- David R Fine, consultant gastroenterologist, Southampton University Hospitals NHS Trust
He is a distinguished colleague and I am proud we are on first name terms: had I met him at the conference rather than the airport I would not have walked past. I was embarrassed, so my wife explained my problem, and his reply was unusual: “You must write a review for the BMJ so that others can understand your problem and benefit from your experience. Accounts of disability and how people cope are uplifting and help even those not afflicted.”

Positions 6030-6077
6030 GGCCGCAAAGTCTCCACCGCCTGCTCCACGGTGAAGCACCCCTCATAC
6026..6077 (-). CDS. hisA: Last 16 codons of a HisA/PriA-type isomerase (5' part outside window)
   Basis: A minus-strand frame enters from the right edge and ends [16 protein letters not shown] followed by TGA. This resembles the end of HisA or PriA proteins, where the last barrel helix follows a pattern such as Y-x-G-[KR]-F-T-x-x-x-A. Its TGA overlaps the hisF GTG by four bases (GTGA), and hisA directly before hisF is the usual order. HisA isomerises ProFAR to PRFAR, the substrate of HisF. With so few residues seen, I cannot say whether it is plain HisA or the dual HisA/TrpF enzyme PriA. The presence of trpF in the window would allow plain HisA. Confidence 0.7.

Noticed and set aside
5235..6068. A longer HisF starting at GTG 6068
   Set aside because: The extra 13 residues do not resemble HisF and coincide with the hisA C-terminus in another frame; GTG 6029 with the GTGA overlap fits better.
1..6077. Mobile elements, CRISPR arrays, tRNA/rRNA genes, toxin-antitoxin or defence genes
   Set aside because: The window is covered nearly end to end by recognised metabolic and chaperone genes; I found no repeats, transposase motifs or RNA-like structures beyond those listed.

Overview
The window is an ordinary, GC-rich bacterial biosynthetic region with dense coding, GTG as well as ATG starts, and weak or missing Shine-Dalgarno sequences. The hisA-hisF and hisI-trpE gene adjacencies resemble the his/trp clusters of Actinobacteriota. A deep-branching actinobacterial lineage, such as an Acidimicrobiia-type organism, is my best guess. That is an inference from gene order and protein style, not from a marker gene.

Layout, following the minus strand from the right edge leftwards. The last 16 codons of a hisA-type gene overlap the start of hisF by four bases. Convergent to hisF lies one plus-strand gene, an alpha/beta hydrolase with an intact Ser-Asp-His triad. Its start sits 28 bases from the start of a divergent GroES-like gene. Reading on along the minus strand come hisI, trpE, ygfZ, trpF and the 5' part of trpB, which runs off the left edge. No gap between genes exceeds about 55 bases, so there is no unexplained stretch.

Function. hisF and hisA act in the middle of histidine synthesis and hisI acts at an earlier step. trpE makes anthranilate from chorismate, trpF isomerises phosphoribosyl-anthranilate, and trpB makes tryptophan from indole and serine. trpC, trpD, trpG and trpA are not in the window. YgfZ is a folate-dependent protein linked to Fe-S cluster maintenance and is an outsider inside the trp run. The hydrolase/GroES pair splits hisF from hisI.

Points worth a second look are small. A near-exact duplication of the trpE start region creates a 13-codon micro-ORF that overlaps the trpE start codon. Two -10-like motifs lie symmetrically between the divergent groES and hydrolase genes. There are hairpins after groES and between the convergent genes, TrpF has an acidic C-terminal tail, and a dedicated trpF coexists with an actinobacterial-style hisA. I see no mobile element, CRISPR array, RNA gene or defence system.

I have severe inherited (developmental) prosopagnosia, or face blindness. The term prosopagnosia was coined in 1947, but it has been widely recognised outside the context of brain injury only in the past decade. Its purest form is limited to facial recognition, but I also have problems with inanimate and animate objects and in interpreting facial signs of emotion and sex. I often fail to recognise my children or even my wife.
Prosopagnosia has shaped my life. At every stage I have failed to acknowledge friends and, more distressingly, those …